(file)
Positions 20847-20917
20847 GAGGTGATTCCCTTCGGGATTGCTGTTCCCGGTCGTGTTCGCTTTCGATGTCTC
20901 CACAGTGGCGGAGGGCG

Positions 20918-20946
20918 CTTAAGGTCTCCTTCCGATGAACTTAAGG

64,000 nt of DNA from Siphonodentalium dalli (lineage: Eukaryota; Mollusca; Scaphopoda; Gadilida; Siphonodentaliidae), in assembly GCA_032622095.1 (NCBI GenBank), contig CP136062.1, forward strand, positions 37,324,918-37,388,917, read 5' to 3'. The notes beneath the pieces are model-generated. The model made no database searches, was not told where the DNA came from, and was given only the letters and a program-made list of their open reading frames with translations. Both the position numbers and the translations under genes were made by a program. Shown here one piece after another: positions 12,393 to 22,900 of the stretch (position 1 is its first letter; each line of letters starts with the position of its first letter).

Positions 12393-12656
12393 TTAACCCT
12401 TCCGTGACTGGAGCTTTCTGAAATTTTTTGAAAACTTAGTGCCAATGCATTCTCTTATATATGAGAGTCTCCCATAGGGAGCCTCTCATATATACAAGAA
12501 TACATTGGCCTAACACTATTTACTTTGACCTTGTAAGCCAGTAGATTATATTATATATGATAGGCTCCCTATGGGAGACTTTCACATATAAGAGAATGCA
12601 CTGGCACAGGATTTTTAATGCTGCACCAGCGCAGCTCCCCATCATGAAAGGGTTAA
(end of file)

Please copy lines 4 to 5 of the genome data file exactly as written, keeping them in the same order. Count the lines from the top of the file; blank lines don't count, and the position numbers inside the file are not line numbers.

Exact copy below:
Positions 20918-20946
20918 CTTAAGGTCTCCTTCCGATGAACTTAAGG